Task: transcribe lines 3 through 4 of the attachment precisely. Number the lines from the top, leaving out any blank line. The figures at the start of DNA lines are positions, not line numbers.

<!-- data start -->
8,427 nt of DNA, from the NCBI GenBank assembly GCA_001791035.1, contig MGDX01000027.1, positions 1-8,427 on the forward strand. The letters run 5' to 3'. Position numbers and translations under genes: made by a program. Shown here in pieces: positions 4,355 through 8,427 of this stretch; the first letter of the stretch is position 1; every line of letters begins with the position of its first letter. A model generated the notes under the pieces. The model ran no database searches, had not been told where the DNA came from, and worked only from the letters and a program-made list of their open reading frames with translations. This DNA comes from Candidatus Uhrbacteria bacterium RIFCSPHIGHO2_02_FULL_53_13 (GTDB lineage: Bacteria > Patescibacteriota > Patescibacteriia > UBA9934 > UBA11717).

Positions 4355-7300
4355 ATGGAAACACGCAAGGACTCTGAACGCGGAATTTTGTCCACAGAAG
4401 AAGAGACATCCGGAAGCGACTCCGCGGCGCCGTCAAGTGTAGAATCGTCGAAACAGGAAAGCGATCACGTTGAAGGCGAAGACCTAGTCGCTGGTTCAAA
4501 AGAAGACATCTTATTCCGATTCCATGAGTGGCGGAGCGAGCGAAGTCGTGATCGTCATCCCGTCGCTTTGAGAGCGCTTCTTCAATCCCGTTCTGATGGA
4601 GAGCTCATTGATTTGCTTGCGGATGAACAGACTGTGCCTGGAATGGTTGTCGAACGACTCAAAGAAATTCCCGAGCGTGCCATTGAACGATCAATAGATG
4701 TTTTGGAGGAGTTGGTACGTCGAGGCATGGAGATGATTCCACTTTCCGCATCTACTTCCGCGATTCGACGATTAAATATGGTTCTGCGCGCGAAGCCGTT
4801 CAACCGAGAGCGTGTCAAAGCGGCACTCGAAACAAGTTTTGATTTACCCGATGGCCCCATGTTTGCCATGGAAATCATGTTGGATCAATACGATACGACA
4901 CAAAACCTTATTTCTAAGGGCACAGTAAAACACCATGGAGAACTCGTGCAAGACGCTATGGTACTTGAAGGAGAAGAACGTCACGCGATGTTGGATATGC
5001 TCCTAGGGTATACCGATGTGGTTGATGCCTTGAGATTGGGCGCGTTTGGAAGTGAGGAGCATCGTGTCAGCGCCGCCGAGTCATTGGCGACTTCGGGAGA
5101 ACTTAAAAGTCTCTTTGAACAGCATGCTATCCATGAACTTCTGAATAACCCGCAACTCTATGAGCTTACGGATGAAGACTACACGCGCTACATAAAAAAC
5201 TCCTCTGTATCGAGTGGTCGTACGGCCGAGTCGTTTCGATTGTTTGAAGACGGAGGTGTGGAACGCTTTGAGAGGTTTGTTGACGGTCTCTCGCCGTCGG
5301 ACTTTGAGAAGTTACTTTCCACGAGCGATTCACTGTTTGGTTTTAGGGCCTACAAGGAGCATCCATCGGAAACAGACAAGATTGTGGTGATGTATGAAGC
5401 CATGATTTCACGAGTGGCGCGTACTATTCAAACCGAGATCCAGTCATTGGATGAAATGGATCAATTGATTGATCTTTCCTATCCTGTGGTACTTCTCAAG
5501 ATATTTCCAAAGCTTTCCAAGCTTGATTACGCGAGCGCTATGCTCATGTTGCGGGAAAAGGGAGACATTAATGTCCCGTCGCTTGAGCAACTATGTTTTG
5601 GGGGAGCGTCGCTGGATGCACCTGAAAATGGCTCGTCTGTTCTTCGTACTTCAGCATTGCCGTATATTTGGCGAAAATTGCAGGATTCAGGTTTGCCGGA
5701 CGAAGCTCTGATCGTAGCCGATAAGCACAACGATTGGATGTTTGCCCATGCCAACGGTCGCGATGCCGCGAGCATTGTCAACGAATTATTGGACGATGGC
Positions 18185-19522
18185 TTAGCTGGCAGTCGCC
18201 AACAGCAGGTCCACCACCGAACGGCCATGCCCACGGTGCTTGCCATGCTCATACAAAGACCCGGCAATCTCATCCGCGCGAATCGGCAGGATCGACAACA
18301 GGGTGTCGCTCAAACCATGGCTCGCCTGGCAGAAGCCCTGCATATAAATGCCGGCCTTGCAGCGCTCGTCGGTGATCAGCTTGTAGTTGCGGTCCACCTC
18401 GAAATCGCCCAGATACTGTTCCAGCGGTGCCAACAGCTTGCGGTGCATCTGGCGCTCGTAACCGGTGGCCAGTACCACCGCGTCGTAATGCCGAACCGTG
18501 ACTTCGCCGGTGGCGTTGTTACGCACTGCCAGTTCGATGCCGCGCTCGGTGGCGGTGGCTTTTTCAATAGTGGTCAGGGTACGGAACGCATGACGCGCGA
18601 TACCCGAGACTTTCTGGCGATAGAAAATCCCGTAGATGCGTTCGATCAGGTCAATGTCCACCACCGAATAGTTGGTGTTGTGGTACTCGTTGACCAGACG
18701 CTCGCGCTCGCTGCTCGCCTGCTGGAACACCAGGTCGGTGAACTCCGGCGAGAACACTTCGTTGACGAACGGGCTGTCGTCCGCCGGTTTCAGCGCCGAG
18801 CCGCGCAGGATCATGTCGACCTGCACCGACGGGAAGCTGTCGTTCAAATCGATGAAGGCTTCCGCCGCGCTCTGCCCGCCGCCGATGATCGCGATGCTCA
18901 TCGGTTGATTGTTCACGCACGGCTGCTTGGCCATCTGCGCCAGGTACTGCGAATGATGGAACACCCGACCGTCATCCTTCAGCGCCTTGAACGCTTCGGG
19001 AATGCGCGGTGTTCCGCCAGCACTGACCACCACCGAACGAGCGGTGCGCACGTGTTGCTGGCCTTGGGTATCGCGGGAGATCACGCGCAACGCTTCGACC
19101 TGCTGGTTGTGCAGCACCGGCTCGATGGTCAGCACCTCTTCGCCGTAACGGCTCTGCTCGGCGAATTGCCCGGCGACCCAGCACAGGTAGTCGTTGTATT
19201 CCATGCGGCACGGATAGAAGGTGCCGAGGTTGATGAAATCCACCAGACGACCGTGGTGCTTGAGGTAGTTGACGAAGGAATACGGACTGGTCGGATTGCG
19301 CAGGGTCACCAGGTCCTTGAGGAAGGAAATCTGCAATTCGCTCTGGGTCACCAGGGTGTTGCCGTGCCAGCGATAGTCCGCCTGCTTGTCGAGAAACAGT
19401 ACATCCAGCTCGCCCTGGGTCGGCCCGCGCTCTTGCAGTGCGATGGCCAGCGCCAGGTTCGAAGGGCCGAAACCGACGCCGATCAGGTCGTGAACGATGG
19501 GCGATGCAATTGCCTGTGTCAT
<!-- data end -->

4355 ATGGAAACACGCAAGGACTCTGAACGCGGAATTTTGTCCACAGAAG
4401 AAGAGACATCCGGAAGCGACTCCGCGGCGCCGTCAAGTGTAGAATCGTCGAAACAGGAAAGCGATCACGTTGAAGGCGAAGACCTAGTCGCTGGTTCAAA